Fantastic Four In Animation - A Retrospective

Part One - Part Two - Part Three - Part Four

The changes to the season were noticeable almost immediately. The new designs animated a hell of a lot better than the previous atrocities, the staging of the characters as they fought an army of Doombots and gasp! Actually did something cool with their powers! Even the cast were a much bigger improvement all round – Simon Templeman fits Dr Doom a lot more than Neil Ross, Quinton Flynn was about a million times better than Brian Austin Green as The Human Torch and Lori Alan and Beau Wiever really worked harder now that they something interesting to say.

The show genuinely felt like it was an apology to fans of the Fantastic Four the horror that they watched in the previous season. The episodes were based upon John Bryne’s very popular run on the book and the show was littered with cameos from various other Marvel superheroes and villains. It was really, really cool to see the likes The Scarlet Spider, The Avengers and Daredevil occasionally swing by.

The show wasn’t short on guest stars either! Someone was clearly after my own heart in the second season premiere as well as finally - here comes Daredevil!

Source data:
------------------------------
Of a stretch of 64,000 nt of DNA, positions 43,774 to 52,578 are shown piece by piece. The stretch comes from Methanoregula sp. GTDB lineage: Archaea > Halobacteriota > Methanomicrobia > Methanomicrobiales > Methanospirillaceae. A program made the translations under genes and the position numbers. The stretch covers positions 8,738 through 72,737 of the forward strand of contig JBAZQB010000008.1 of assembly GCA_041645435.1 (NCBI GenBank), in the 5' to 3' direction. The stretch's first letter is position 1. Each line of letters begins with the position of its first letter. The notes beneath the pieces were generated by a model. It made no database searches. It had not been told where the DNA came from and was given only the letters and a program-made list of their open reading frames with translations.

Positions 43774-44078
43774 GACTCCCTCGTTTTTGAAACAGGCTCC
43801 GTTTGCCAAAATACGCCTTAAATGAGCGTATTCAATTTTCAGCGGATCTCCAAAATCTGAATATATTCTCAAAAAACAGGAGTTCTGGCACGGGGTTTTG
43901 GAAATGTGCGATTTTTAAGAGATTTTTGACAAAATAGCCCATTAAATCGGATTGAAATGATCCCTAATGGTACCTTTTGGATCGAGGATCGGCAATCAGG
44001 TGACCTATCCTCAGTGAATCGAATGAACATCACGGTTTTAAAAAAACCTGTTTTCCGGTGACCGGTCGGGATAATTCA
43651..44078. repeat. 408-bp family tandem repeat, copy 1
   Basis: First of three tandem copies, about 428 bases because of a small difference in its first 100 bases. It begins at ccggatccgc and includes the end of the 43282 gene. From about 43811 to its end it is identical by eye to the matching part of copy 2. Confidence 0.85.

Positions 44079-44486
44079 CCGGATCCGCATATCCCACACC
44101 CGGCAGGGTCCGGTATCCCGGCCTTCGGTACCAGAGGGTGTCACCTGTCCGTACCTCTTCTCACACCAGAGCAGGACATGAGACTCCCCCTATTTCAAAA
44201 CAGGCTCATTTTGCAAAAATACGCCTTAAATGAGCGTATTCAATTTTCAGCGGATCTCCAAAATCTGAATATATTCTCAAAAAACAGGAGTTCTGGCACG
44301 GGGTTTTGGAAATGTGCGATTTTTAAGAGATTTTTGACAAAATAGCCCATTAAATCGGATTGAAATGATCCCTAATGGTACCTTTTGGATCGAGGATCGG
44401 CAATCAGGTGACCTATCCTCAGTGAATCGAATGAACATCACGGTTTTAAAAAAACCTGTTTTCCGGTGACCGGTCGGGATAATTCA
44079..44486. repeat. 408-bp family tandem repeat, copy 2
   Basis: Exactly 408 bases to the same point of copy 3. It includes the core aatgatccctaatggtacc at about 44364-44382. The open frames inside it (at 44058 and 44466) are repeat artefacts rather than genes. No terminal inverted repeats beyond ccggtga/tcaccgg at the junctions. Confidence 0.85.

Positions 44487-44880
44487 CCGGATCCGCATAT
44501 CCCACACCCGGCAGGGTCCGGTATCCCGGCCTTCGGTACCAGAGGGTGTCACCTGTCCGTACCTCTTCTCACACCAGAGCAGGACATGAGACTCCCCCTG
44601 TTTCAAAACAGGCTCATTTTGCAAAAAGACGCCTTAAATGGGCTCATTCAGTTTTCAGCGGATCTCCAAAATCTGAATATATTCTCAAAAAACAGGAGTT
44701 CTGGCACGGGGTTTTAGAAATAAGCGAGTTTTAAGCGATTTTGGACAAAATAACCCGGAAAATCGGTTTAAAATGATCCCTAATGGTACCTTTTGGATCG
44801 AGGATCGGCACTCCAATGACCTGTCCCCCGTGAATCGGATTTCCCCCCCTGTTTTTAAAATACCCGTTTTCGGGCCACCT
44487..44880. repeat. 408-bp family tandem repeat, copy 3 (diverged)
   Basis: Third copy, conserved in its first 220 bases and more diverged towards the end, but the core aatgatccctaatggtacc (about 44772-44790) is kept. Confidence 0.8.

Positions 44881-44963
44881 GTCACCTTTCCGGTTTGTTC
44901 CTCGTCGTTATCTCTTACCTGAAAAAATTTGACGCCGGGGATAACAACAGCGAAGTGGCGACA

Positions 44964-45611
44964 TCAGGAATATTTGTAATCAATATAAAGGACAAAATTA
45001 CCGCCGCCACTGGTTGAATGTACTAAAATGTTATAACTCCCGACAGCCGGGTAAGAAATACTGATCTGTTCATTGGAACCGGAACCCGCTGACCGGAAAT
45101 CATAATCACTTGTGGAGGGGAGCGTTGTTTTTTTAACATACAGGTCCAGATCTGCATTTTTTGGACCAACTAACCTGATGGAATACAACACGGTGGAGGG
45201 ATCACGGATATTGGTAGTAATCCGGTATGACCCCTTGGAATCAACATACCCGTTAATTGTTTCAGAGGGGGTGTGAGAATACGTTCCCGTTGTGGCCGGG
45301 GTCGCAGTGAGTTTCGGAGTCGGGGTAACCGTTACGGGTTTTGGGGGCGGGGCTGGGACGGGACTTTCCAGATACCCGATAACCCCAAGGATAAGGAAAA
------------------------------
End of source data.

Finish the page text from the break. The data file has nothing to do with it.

Whilst he was clearly based upon the pre-Frank Miller character (and thus, nowhere near as interesting) there was something amazing about seeing The Man Without Fear animated, especially with this great a design. The likes of The Incredible Hulk, The Mighty Thor and The Inhumans would all have episodes that ranged from enjoyable to utterly awesome and to be honest, the only really bad episode is a rather rushed and nonsensical Prey Of The Black Panther, which tried to cram far too much into a single episode without doing any of it especially well. The true highlight of this pretty terrible episode comes in the casting – Keith David was pitch perfect for The Black Panther.